Schwarzenegger revamps his image once again
Sunday, May 22, 2011
LOS ANGELES (AP) — For 35 years, Arnold Schwarzenegger has been carefully crafting his public image, from Austrian bodybuilder and international action star to family man and Republican politician.
Now, with his split from Maria Shriver and revelations that he fathered a child with a member of his housekeeping staff, where does Schwarzenegger go from here? Can he have a future either in politics or film, and how does he once again reshape his image, especially in the eyes of female fans?
“His biggest problem as an action star has nothing to do with being an adulterer. It has to do with being 63 years old and physically wrecked — unless they’re going to make ‘Terminator 6: The Golden Years,”’ said David Leibowitz, a Phoenix-based public relations and crisis communications consultant. “The love child is almost the least of his worries.”
For decades, though, Schwarzenegger was the safest of box-office bets, with his bulging, muscular physique and his quippy, punny one-liners. The “Terminator” movies alone have made more than $1 billion worldwide — most of that outside the United States.
“For me, he has never been a serious action star, but rather a sort of parody of himself,” said Ali Arikan, chief film critic for the Turkish website Dipnot.tv and Roger Ebert contributor. “He had that wink in his eye even in earlier, more somber stuff like ‘Conan the Barbarian.’ In fact, when he tried to be more serious, as with 1999’s turgid ‘End of Days,’ it was risible: nothing more hilarious than seeing Arnie ‘act!’ So, he’s basically been this goofy clown, shrewd and with great intelligence about his career, but a clown nonetheless.”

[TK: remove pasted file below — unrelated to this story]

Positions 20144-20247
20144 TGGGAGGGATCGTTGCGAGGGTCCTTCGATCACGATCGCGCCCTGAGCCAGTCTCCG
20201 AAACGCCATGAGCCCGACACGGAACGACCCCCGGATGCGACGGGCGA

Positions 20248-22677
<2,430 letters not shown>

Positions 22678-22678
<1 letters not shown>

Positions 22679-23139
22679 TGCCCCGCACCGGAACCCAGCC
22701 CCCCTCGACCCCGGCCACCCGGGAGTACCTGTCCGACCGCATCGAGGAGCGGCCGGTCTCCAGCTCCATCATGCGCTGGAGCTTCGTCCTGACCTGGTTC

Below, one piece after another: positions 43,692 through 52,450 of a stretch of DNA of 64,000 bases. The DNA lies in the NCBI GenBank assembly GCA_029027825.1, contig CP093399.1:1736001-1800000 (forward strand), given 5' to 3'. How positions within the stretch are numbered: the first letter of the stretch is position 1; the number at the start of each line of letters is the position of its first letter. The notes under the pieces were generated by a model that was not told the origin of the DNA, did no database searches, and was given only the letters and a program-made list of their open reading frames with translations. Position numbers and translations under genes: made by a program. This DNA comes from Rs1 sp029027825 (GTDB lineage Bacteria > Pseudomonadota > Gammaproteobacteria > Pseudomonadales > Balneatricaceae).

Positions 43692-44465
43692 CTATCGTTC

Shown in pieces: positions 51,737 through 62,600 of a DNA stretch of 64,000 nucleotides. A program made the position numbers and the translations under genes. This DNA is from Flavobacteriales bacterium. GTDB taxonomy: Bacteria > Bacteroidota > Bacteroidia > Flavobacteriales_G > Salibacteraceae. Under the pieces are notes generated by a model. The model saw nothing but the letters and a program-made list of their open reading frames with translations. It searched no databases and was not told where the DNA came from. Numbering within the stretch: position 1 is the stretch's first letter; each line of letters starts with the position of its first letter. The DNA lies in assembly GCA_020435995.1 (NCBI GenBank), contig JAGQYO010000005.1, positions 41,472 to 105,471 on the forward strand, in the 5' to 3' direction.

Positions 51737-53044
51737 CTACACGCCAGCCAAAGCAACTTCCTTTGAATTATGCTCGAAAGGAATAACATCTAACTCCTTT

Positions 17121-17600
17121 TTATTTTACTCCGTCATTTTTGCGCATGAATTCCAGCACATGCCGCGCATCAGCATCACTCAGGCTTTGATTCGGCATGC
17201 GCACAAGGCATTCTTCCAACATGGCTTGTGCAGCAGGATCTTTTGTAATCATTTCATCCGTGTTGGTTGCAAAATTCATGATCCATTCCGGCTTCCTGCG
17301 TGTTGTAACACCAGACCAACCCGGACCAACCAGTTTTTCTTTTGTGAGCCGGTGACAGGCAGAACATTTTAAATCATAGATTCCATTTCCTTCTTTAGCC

Shrewd indeed. Around the movie work, this “clown” began adding some serious yet varied cred to the script, including roles as President Ronald Reagan’s fitness guru, a campaigner for George W. Bush, and a founding backer with Sylvester Stallone, Bruce Willis and Demi Moore in the Planet Hollywood restaurant chain.
Then, as Schwarzenegger’s movie glory days began waning, he revamped his image again and became the improbable governor of California in a 2003 recall election.
Having a Kennedy heiress by his side certainly didn’t hurt, despite the couple’s disparate political leanings and even through claims that Schwarzenegger had groped other women. As former San Francisco Mayor Willie Brown once put it, “Maria has been much more of a benefit to Arnold than Arnold has been to Maria.”
Schwarzenegger often said being governor was the best job in the world, one he would have enjoyed holding longer had there not been term limits.
While in office, his highly choreographed, stage-managed appearances often seemed more like Hollywood productions than political forums. With Gov. Schwarzenegger, opportunities for image enhancement were seldom missed.
There was even talk about repealing the citizenship law to allow Schwarzenegger to run for president.
But his standing with voters was rocky throughout his governorship as the political neophyte sought to figure out where he stood on a host of divisive issues. Schwarzenegger’s approval ratings plummeted during the 2005 special election in which he placed several conservative measures on the ballot, all of which voters resoundingly rejected. With Shriver’s help, he apologized and reinvented himself once more as a political moderate, winning easy re-election in 2006.